What pricing strategy are my competitors following?

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Designing a price strategy is essential for your e-commerce to succeed. In order to set your prices you can look at the cost of the product, the market or the rivals. A competitor analysis will give you a global vision of your vertical and will allow you to identify pricing patterns of your competitors, so you can see what kind of pricing strategy they are implementing.

Know your position

If you want to establish your prices based on the competition you must first make an analysis of the sector. You must take into account your position in relation to the competitors, know the reason for their strategy. To do it manually would take you a lot of time and money, that is why using monitoring tools is vital to automatically and periodically track prices.

After analyzing the vertical, you will have to do the same with your rivals. A competition study -which you can do through the monitoring software– will help you to identify the performance of your rivals, their supplier relationships, if they have stock of any product you want to sell… This data will give you a very deep knowledge of your sector.

Types of strategy

In highly competitive sectors, such as fashion or electronics, many of the pricing strategies used by rivals can be found. Emerging e-commerce often uses penetration strategies, which can give them quick sales and visibility. In those cases it is not worth matching the prices, and we recommend you to take care and maintain the profit margin, because if your business does not make a profit it is useless to sell more products.

Other bigger commerce can opt for a more complex strategy such as loss-leader which consists of offering products with low prices as a way of attracting customers to draw in more consumers so that they end up buying other products with greater profitability.

Large volume e-commerce stores may choose to base their pricing strategy on a package or lot price. The popular 3×2 is a good example, although it depends on the sector, they can offer a complementary batch of products. In the hygiene products sector it is typical to see offers that include hairbrush and rubbers.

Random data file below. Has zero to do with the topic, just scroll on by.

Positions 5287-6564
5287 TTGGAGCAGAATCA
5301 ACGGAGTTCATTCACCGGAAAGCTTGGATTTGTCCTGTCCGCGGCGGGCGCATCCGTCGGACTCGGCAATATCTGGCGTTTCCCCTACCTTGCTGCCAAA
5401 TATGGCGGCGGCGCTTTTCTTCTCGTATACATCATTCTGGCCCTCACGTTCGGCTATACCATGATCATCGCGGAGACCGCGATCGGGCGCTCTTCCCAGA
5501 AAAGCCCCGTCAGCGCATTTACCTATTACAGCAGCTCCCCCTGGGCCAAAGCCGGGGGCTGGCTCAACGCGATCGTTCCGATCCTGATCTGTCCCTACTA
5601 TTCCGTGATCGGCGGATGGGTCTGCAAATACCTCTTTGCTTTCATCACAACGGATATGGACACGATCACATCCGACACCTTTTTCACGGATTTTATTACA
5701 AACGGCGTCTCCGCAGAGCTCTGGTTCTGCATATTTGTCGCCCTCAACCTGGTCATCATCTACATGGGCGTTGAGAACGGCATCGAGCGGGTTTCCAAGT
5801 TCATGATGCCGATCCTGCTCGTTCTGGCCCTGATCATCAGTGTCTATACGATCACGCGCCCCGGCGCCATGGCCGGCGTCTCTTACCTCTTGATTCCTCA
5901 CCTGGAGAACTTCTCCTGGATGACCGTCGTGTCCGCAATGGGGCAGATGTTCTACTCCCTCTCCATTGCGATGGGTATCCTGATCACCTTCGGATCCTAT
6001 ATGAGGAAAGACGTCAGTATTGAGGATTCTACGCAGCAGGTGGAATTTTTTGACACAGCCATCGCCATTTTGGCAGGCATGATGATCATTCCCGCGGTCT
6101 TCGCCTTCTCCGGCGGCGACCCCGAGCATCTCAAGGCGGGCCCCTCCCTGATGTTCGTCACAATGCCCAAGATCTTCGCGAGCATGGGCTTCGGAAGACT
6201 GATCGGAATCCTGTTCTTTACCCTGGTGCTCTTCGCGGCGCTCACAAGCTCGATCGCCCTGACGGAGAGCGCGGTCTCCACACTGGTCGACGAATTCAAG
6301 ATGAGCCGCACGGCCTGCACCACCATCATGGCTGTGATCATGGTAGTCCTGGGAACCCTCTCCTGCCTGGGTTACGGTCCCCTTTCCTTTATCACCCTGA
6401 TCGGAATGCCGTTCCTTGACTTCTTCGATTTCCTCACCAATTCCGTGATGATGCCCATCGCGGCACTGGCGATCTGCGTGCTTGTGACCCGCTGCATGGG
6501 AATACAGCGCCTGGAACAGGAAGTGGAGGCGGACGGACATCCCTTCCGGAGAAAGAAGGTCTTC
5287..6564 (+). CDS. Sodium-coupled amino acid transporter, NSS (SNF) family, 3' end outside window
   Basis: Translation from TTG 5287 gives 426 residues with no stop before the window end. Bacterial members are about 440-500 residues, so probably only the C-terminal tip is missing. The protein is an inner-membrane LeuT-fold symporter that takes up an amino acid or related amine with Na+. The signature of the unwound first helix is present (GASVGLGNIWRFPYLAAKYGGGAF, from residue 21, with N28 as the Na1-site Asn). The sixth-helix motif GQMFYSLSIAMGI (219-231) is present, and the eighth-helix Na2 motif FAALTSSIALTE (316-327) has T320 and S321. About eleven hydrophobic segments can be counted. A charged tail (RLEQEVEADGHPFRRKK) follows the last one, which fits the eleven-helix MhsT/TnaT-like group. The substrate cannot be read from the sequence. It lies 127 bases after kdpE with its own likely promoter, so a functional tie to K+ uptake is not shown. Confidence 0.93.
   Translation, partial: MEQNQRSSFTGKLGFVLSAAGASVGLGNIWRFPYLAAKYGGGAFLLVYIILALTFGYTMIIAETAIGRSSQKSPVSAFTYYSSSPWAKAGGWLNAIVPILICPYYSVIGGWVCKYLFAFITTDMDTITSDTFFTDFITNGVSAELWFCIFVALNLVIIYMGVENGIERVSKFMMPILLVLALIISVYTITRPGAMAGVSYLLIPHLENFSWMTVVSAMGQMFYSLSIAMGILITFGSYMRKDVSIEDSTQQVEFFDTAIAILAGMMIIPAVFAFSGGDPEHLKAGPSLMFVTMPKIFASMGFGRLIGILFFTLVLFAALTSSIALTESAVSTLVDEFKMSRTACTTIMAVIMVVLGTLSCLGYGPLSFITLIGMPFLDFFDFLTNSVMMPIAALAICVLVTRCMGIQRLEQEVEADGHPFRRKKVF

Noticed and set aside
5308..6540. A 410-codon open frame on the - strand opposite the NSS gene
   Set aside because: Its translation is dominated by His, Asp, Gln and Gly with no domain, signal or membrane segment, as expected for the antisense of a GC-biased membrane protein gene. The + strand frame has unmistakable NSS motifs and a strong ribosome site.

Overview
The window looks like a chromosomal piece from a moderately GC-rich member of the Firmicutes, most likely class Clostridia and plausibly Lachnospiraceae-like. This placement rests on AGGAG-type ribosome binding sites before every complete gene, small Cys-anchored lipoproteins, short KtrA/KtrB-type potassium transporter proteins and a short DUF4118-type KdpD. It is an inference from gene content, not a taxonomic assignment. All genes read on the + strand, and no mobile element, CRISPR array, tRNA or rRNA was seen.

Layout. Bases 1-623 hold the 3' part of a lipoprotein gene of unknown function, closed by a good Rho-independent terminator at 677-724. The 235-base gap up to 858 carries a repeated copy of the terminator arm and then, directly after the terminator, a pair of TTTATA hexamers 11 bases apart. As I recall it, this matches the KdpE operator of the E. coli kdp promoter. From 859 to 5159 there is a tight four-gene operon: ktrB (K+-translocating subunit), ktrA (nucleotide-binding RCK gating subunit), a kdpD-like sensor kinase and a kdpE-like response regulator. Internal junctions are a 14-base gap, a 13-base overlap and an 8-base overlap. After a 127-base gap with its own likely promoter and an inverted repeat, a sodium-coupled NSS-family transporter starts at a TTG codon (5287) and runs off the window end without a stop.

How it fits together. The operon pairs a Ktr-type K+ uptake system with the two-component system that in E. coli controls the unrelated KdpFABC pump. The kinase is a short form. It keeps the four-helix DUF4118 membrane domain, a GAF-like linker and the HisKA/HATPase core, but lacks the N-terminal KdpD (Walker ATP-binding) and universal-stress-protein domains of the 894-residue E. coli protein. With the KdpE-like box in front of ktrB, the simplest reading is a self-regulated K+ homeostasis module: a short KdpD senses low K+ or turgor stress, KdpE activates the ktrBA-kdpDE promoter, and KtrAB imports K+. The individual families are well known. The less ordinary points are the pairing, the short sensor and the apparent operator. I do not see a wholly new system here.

Some of the other strategies used are psychological pricing – setting a product at 19.99 euros instead of 20 euros for example – or bait pricing, which consists of setting a low price for a product that will lead the consumer to buy other related products such as a computer tower and its peripherals – keyboard, mouse, speakers, etc.

Implementing a strategy

After studying the competition and their strategies it is time to decide on one for your e-commerce. Before choosing one you should consider the three main metrics and act on them: the price index, the profit margin and the conversion rate.

Price Index

Indicates the competitiveness of your products in relation to those of the competition. The reference is 100, and you should try to have your products with a higher index than the reference.

Profit margin

It shows the profit from the sale of the product. That is the difference between the cost of acquiring a product and the final sales price. It is necessary that this metric is always positive and as broad as possible to ensure the maximum possible profit.

Conversion rate

Indicates the final sales of a product. A high rate is always good as long as it does not negatively affect the profit margin.

Taking into consideration the metrics and after establishing a pricing strategy, the next step is to update the sales value of your products according to the competition. To do that, you can modify each product one by one, a massive job or use dynamic pricing tools that update the products you have marked following some rules you have established (always have the price 2% lower than the competition, always keep a 26% profit margin…) that you can change at any time.

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